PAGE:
Why did you decide to write the story in letters?

It really just happened, even though I knew epistolary novels are not exactly in fashion anymore. I had planned to start with the first letter, written before Maddie is born, and end with the last one. I meant to just bookend the story with these letters, but once I found Olivia's voice, and felt the special intimacy that exists in letters, I couldn't stop. Telling the story to someone-another character-also helped me focus the narrative. When Olivia writes to her old boss, it's quite different than when she writes to her sister, and a huge amount of information could be conveyed just in the attitude in each letter. I've always been a big letter-writer, so it was a comfortable form. Letters offered a familiar modularity too-in screenwriting I think in terms of scenes, and in the novel, I thought in terms of letters, which made writing a novel seem more manageable to me.

Have you always wanted to be a writer, and what led to the publication of this book, your first novel?

I've wanted to be a lot of things-a Supreme Court justice, an actress, a stand-up, a minister-but the thing I've done longest, and the most consistently, is write. I wrote my first short story when I was eight. It was about a turkey that didn't want to be eaten for Thanksgiving. The teacher handed out copies to the class, which made me feel pretty important, but which also sealed my fate as teacher's pet that year….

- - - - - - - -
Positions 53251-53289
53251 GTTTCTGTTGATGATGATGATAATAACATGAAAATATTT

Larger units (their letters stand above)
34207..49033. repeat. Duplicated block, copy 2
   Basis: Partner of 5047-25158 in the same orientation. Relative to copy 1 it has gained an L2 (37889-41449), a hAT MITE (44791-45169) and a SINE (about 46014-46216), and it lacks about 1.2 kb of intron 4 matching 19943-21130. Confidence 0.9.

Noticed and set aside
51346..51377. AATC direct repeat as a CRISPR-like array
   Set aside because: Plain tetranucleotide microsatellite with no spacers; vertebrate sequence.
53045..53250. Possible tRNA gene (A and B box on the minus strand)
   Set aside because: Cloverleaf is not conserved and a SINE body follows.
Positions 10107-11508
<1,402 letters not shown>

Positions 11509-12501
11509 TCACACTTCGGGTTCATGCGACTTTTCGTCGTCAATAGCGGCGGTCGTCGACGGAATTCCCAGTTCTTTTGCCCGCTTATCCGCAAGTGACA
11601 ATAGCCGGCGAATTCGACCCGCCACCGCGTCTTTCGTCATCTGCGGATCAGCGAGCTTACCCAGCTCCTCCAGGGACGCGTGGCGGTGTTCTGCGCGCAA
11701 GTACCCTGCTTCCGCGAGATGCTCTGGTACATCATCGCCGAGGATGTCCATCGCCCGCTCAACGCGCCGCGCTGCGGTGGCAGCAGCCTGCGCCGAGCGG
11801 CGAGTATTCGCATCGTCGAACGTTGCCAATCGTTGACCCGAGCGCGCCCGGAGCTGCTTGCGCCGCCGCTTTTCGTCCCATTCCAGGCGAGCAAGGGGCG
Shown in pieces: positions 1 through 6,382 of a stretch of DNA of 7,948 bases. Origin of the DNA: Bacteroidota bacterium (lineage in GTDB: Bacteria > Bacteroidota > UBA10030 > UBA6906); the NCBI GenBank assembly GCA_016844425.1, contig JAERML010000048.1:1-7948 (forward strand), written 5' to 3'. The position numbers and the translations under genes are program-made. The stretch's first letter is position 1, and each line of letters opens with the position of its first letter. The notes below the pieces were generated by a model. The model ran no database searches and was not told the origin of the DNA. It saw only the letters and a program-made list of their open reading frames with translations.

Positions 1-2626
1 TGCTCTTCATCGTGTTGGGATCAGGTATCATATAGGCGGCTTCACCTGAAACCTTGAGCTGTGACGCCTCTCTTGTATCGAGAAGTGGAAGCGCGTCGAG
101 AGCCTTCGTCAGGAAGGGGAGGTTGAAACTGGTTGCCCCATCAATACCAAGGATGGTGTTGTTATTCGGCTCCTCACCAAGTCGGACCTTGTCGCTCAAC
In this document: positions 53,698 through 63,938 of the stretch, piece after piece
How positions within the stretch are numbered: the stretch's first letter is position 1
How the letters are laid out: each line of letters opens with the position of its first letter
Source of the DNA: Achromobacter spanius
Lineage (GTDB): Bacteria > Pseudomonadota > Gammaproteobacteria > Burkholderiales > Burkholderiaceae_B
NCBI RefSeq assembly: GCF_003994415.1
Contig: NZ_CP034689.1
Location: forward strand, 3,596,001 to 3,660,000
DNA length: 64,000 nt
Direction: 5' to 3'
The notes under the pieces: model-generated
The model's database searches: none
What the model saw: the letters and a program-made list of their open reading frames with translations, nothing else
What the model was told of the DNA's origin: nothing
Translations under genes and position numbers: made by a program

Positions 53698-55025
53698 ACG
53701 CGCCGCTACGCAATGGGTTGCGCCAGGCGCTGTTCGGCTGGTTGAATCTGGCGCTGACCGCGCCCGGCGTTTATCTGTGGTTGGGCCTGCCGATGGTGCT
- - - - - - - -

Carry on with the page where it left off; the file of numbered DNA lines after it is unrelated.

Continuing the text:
I won some writing prizes in junior high and high school. In college I lost my nerve and my focus, and I became worried about making a living, which led me to study economics, and eventually to the movie business. But my heart was always in books. My first job in film was actually related to publishing-I scouted books for studios to adapt for movies-and I loved reading four or five books a week. I still prefer to read a book than go to a movie.

Throughout my film career, on vacations and weekends I was always writing something-usually bad screenplays, and some half-hearted attempts at stories. But my "day job" in film development and production was actually a great education because I was always working with writers on their scripts, trying to make them more dramatic or to clarify their themes or to better define the characters.

After the last movie I produced (Last Orders, which was based on a book) was over, I had saved enough money to live on for a year. I decided to finally put everything into this long-deferred dream of mine-to show the same grit my sister showed. I thought, if I can't sell this story in a year, at least I will have finally, really tried to write, and at least there will be this testament to her fight.

Shortly before I began writing I was in Marrakech. There is a large square where vendors come from all over to sell everything from oranges and bread to stories. Crowds gather round the storytellers. One morning, I watched a man begin his story at nine a.m., with a few people listening, and two hours later, he was still doling it out, and the crowd had grown to nearly a hundred. He was telling his tale so well, he could both hold on to the early customers and hook new ones. I suddenly saw writing in a different way, which freed me up; it's just telling a story, which is a craft like any other, and one that I hope to get better at with each book I write.



Posted with permission of the publisher.